Parathyroid Q&A is a community of experts and patients dedicated to understanding and treating Parathyroid Disease.


Is it safe to wait for surgery? I was diagnosed with primary hyperparathyroidism and told that I need surgery. Unfortunately I cannot get the operation done this month. Is it safe to delay the operation for a few months?

Deva Boone
Answer authored by Deva Boone
Deva Boone, MD is the founder of the Southwest Parathyroid Center. As one of the most experienced parathyroid surgeons in the U.S., she has treated thousands of patients with parathyroid conditions.

It is fine to delay. This is a disease that causes problems over decades. A delay of months, or even a year, is not likely going to cause any harm. You have likely had this growing for several years already before being diagnosed (this is true for most patients), so a little longer won’t significantly harm you.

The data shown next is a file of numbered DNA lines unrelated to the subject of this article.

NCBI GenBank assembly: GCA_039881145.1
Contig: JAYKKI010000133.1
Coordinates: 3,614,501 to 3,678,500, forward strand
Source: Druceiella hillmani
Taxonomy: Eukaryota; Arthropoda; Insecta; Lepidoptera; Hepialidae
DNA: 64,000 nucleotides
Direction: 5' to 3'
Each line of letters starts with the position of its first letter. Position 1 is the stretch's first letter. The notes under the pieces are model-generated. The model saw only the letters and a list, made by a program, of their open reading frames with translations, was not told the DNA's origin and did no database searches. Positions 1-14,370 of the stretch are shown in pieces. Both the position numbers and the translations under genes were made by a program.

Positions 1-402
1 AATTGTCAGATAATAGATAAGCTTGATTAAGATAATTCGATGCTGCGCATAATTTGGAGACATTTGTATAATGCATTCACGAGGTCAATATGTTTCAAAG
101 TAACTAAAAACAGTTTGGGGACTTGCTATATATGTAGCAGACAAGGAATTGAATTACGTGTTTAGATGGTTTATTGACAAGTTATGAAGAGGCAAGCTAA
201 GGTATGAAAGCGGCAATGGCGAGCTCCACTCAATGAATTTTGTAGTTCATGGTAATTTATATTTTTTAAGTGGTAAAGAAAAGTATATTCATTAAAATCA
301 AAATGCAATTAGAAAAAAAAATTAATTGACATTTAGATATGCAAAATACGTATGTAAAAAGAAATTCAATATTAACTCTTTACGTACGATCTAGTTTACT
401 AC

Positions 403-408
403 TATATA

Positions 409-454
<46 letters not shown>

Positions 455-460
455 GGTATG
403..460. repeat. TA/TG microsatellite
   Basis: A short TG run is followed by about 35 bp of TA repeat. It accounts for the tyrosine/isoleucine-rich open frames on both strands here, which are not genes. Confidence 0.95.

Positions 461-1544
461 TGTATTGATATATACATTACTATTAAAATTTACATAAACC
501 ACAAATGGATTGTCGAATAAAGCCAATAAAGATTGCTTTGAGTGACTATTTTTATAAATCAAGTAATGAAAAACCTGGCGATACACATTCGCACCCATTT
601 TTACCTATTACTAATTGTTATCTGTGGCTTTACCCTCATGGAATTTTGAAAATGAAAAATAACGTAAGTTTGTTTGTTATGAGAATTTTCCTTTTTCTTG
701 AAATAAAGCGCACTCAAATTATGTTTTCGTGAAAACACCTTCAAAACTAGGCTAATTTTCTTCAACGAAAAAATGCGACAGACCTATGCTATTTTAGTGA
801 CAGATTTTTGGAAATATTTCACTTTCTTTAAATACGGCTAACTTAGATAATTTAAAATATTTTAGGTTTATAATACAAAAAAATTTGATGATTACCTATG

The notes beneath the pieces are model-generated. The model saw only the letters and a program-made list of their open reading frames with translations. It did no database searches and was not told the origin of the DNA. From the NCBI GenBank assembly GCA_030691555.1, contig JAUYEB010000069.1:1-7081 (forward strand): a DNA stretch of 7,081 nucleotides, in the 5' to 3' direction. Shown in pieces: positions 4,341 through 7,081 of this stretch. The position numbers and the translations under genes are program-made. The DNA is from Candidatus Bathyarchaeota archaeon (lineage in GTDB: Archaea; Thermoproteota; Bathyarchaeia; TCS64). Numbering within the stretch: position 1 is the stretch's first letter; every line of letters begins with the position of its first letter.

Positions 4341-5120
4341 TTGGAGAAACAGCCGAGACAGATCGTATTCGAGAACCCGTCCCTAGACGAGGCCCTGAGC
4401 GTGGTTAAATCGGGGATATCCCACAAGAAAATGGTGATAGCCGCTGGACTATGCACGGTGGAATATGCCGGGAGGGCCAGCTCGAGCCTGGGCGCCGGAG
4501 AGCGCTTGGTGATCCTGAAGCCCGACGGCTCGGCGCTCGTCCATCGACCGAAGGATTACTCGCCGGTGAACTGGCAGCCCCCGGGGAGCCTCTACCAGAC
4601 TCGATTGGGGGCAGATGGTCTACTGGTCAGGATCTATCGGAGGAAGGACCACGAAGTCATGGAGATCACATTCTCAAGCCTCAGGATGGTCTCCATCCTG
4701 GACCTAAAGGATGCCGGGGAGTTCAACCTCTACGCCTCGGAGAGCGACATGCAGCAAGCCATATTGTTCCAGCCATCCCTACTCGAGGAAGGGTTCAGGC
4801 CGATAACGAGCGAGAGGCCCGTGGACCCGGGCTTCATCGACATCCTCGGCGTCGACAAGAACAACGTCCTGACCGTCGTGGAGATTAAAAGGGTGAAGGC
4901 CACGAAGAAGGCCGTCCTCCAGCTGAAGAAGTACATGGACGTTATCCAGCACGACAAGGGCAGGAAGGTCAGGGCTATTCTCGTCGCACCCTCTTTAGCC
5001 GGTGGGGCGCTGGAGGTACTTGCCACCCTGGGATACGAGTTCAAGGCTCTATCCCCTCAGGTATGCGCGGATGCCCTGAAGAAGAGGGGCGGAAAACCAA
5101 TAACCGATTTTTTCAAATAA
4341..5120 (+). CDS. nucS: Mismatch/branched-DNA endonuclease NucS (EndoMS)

While you are waiting for the operation, the best things to do are: stay hydrated, and do not take Vitamin D or calcium supplements. If you get dehydrated, your calcium level can rise. Also, you want to avoid calcium or Vitamin D supplements. Vitamin D deficiency is common in primary hyperparathyroidism, but it does not need to be treated – it is a symptom, not the cause. Vitamin D helps your intestines absorb calcium, so taking it can raise your calcium level. Sometimes doctors will see the low Vitamin D and immediately tell you to start supplements. If you have primary hyperparathyroidism, you should avoid Vitamin D supplements. (Other vitamins and supplements are fine.)

In most cases, no medications are needed while you wait for surgery. There are medications that can lower the PTH or calcium, but these have side effects and really should not be used for primary hyperparathyroidism unless the calcium is so high that the patient is repeatedly hospitalized for it (for example, calcium levels over 15).

Primary HPT Operation Treatment